At the CDM station, the “queen” and “mayor” of the team (aka Rose Marie Johnson, revenue integrity and CDM specialist, and Tracy Muenz, revenue integrity and CDM manager, respectively) greeted me to walk me through their “territory,” dubbed Revenue Heights. Tracy said of his team, “For a small group of people, we’re doing a great many things.” I couldn’t agree more! CDM staffers are in charge of all of the Hospital’s revenue, and interface with every single revenue-generating department we have. They showed me a sneak peek at a new, daily “rolling report” they will soon start sending out to key leaders, which they aim to use as a tool to immediately pinpoint — and subsequently address — any discrepancies. “Leadership can see right away if there’s an issue,” Tracy explained. I felt pretty special to be one of the first to see this new tool, and impressed by the level of ownership and strategy behind it.

Teams 4 and 5: Quality Assurance and Training

Getting acquainted with Snowball

These two teams presented together as “The Twin Cities,” so I thought it was only right to keep the sentiment going here. They told me their shared logo, a bridge (check it out in their stamp below), represents how all members unite to collect, report on and help colleagues learn from key quality data. The QA team reviews about 3,500 patient accounts each month to help safeguard against errors in data that can lead to payor denials and reduce Hospital revenue. The training team then takes important findings and incorporates it into education exercises, both introductory sessions for new staff and ongoing training for existing staff. It was neat to see how they strive to make trainings easily accessible through computer applications, and I even got to try my hand — or should I say, my voice — at recording a mock session intro on their trusty microphone, Snowball.  I loved the level of collegiality I saw in just a few minutes with this team.

Team 6: Revenue Cycle Applications

Michael and Chandramouli Pottu, director of revenue cycle applications, stuck with me as I made my way around three revenue cycle application stations.

As I snacked on some incredible homemade fudge at the project management and development team’s table, they filled me in on their main responsibility: “enhancing and sustaining the economic health of Rady Children’s.” They work with more than 20 departments to automate processes for negotiating contracts, posting payments, updating electronic claims and patient portals — and that just scratches the surface. They noted their team excels at jumping in when and where they’re needed, even if it’s not in their day-to-day job description. That seemed to be a common theme I was very happy to hear about again and again during my day with the larger revenue cycle group.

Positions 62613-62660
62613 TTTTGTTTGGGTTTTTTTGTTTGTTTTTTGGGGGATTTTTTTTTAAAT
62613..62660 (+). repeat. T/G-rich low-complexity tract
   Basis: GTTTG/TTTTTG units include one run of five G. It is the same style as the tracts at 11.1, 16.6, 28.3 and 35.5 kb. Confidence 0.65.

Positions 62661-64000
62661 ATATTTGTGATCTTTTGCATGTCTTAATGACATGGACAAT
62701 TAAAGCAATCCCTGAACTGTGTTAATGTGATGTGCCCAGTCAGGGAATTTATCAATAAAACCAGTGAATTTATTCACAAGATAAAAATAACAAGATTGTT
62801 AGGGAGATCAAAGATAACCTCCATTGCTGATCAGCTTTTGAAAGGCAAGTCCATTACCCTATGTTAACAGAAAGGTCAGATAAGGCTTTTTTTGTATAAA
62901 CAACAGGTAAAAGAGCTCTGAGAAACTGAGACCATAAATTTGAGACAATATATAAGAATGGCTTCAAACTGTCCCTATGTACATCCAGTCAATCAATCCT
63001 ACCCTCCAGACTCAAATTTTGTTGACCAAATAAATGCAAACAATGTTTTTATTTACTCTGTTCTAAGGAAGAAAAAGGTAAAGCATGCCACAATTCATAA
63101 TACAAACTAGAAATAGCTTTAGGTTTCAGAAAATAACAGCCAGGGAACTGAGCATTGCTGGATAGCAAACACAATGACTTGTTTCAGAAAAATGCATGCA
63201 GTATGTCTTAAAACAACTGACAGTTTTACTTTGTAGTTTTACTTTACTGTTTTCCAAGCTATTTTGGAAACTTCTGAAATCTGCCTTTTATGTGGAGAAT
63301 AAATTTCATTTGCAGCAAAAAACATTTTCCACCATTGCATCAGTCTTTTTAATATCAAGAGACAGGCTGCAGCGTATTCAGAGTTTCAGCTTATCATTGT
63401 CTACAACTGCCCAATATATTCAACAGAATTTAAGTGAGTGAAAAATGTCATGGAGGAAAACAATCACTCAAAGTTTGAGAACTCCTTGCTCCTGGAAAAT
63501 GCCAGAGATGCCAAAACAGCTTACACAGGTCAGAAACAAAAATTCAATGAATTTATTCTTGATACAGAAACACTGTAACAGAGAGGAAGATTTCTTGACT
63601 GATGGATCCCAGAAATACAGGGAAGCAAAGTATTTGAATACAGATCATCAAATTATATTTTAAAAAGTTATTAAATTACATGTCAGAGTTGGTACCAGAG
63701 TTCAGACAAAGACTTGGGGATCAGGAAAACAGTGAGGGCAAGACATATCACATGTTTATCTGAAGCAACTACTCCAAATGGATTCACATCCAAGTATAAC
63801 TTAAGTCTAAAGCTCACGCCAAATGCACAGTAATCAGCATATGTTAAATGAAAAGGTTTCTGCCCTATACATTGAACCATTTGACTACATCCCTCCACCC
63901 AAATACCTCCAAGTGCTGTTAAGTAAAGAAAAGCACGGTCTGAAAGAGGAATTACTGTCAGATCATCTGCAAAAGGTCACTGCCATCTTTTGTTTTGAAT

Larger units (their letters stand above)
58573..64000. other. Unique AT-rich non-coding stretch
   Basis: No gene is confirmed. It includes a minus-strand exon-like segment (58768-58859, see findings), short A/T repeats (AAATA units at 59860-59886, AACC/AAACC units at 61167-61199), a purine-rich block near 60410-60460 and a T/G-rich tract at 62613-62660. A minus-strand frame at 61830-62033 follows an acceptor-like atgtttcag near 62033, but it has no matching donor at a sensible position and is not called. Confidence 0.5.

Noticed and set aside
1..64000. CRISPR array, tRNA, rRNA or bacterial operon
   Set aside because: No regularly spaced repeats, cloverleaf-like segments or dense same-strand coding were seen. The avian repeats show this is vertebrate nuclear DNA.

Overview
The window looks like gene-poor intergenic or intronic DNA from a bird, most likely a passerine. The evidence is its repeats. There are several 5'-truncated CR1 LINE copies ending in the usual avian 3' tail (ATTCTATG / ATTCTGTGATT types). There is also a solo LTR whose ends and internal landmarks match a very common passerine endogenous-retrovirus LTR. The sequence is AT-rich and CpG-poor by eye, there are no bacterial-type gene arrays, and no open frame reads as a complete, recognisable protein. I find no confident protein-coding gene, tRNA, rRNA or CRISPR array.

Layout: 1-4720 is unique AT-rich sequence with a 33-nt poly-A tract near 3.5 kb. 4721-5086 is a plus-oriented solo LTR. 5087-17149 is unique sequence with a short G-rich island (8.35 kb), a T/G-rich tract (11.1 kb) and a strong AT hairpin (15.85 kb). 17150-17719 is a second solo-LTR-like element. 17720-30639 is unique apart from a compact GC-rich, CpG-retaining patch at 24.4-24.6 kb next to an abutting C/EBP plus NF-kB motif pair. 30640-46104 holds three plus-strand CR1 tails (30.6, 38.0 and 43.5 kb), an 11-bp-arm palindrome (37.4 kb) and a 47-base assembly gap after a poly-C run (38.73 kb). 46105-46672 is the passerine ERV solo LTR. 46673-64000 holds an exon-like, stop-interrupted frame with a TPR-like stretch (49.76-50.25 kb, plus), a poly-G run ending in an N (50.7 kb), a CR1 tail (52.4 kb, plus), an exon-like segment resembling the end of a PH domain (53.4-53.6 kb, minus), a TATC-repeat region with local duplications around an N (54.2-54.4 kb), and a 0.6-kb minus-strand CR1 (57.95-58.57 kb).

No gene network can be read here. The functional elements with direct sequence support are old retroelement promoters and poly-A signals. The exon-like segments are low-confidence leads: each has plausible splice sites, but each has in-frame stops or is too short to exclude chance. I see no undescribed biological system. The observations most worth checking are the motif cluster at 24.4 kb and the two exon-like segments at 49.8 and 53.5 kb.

The business application team had a great Avengers theme at their station — because they focus heavily on Epic, they dubbed themselves “The Epic-engers.” I learned these heroes use their superpowers to process incoming PFS and management requests and find a speedy solution that sets a future precedent. “Hopefully, we never have the same issue again!” a team member explained. Before tackling tasks such as addressing charging and billing issues, handling proration, and providing rates and codes for contracts, the team said they start off most days with a quick Nerf Gun battle. All I can I say to that is … when can I stop by?

I then visited the five-member auditing and compliance team. Comprising nurse auditors/medical auditing specialists and billing/compliance specialists, this team works with the Hospital’s clinical departments to screen bills, correct medical coding, research regulations and, of course, conduct audits. They also make themselves available to attend committee meetings and connect with their clinical liaisons in person to keep up a strong rapport. It’s always a pleasure to see teams from all over the organization working together!

Team 7: Underpayment Unit Review and Denials Management

Thanks a million, UPR and DM!

My introduction to this team was “we find the money for the Hospital,” so their interactive “Where’s Waldo?”-inspired display was spot-on. These folks reach out to payors to handle financial challenges such as refunds, contracting issues and denials, and strategize to prevent similar situations in the future. I learned that in fiscal year 2018/19, their efforts recovered more than a million dollars for Rady Children’s! That’s something to celebrate — and celebrate we did, with a custom lei crafted from $1 million in 100 Grand candy bars for me to keep (or eat) as a souvenir.

With 12 stamps and a very full stomach, I waved goodbye to the multitalented revenue cycles team. Thank you for all you do to serve our patients and your colleagues, and for working hard to protect Rady Children’s revenue!